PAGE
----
The Biggest Bluff — The first book I read this year, and it’s still sitting with me. Part captivating narrative, part self-help, part pop-science. It’s a unique and compelling book that I recommend often.
My music tastes took a bit of a turn this year. I’ve long liked synth-y/house-y music but it’s never been near the forefront of my tastes. I didn’t listen to as many new releases as I typically do. Here are a handful of my favorite songs from throughout the year.
Lichess — Like a lot of people, I started to learn chess in the pandemic, then I gave it up. Then I watched Queens Gambit and got back into it, but this time taking more advantage of Lichess… “the free online chess server”. Lichess is one of the more impressive open-source, community-run platforms I’ve seen. Now, I still suck at chess, but I have logged 1000 games on there so…
Peanut Butter Powder — I used to shy away from this stuff because of the price, but it’s worth it. It’s low-cal, protein-dense, and mixes into smoothies, oatmeal, baked goods, whatever, and is so much easier than regular PB.
Huberman Lab Podcast — Andrew Huberman is a brilliant science communicator. He brings detailed research from the leading scientists down to earth for you to use to make your day-to-day experience better. I’ve been implementing some of his advice and have seen great results. The episodes are long and dense, but well worth it.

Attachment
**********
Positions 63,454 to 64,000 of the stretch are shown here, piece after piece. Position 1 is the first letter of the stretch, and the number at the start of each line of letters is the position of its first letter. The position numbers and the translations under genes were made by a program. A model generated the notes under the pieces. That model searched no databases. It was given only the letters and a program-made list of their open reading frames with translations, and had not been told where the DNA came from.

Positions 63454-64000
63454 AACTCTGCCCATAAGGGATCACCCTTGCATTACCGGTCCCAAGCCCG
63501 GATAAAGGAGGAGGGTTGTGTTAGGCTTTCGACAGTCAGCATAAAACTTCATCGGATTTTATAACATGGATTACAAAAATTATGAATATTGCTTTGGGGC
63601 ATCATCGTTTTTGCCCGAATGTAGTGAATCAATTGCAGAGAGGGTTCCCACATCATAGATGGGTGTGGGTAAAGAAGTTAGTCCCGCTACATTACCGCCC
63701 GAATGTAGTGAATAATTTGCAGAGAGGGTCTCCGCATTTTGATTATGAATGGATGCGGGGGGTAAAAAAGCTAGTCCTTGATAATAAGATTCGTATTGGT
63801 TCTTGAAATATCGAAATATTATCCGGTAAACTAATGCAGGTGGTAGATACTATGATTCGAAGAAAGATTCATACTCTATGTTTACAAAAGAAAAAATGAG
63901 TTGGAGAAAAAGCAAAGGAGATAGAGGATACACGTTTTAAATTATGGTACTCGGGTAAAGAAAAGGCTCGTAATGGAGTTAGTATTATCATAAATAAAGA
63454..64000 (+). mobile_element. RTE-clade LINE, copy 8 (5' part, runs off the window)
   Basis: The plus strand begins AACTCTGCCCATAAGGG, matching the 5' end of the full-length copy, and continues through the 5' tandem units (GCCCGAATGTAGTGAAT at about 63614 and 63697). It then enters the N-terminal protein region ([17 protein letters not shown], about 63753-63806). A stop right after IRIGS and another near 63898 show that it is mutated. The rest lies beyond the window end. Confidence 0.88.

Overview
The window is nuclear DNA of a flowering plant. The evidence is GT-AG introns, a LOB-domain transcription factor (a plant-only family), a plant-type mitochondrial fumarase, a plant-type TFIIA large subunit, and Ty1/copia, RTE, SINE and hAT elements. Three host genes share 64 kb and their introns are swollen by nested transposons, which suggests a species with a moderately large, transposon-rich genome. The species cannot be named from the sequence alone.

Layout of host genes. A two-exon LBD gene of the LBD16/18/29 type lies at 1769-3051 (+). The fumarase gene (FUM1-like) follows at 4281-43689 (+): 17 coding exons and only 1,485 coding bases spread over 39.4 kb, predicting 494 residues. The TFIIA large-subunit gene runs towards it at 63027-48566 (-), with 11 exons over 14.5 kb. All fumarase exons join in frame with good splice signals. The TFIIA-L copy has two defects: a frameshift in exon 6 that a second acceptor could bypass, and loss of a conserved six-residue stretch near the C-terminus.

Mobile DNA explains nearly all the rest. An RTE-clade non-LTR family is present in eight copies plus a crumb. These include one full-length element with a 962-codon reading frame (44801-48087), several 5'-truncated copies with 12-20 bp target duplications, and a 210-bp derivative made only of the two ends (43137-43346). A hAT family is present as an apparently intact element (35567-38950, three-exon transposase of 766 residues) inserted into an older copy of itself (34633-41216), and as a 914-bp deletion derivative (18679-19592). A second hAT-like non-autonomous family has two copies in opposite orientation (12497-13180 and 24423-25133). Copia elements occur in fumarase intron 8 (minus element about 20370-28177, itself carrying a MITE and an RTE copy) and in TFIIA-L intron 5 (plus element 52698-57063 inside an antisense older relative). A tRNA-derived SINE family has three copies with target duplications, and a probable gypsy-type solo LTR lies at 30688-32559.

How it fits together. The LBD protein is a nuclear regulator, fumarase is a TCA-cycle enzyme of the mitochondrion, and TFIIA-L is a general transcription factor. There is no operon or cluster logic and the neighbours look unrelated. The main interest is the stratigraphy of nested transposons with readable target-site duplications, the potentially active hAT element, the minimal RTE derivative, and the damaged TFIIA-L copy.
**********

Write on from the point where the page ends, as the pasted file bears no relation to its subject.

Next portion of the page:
Formula 1 — Yes, like chess, I got into another Netflix-fueled pandemic trend that was Formula 1. Good thing because this season has been amazing. I like sports that have high-stakes, and F1 certainly checks that box. That it’s sexy and filled with the drama between teams makes it all the better.
Notion — Notion is an all-in-one productivity tool. I drafted this post in Notion. I take class notes in Notion. I made my personal website in Notion. It takes some time to get used to some of its unique functionality and commands, but I’m a big fan.
Visiting Family in Telluride — I stayed with my Aunt and Uncle in Telluride for a week. We hung out, skied, made good food, and just generally had an awesome time. Because of my ankle injury I felt like I had make-up snowboarding to do. I more than made up for lost time and had a great time doing it.
Getting Vaccinated — Yes, my little lib self was excited and proud to get vaccinated. It was at once both a selfish relief and a contribution to the public good. I had a worry lifted and I felt like I did my part to get things back to “normal”. I just got my booster and I feel comfortable doing just about anything, which is a great feeling.